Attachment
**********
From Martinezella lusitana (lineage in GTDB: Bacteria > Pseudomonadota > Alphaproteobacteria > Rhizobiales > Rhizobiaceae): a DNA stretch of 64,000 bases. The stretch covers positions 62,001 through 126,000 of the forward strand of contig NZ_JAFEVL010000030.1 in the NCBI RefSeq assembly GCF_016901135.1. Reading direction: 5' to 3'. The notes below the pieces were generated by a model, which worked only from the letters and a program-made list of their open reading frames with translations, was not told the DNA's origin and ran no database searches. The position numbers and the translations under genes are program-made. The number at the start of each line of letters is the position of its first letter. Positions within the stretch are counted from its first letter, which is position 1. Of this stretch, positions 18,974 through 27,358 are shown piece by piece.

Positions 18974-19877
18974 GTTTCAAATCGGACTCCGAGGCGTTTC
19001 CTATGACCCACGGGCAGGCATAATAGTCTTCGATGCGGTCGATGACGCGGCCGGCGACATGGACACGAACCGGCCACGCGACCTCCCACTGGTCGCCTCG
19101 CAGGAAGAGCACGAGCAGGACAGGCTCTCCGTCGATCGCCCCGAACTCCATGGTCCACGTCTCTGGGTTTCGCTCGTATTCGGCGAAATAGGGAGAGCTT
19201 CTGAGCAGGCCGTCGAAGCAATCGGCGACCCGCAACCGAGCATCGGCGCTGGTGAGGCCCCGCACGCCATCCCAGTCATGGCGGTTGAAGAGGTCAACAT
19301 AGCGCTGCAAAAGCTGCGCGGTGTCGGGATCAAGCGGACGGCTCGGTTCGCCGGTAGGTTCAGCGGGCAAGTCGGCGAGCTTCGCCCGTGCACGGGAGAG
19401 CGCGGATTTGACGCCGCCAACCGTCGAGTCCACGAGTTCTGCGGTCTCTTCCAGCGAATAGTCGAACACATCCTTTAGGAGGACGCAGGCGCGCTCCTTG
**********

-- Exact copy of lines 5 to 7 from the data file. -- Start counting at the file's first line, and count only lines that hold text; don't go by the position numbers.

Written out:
19101 CAGGAAGAGCACGAGCAGGACAGGCTCTCCGTCGATCGCCCCGAACTCCATGGTCCACGTCTCTGGGTTTCGCTCGTATTCGGCGAAATAGGGAGAGCTT
19201 CTGAGCAGGCCGTCGAAGCAATCGGCGACCCGCAACCGAGCATCGGCGCTGGTGAGGCCCCGCACGCCATCCCAGTCATGGCGGTTGAAGAGGTCAACAT
19301 AGCGCTGCAAAAGCTGCGCGGTGTCGGGATCAAGCGGACGGCTCGGTTCGCCGGTAGGTTCAGCGGGCAAGTCGGCGAGCTTCGCCCGTGCACGGGAGAG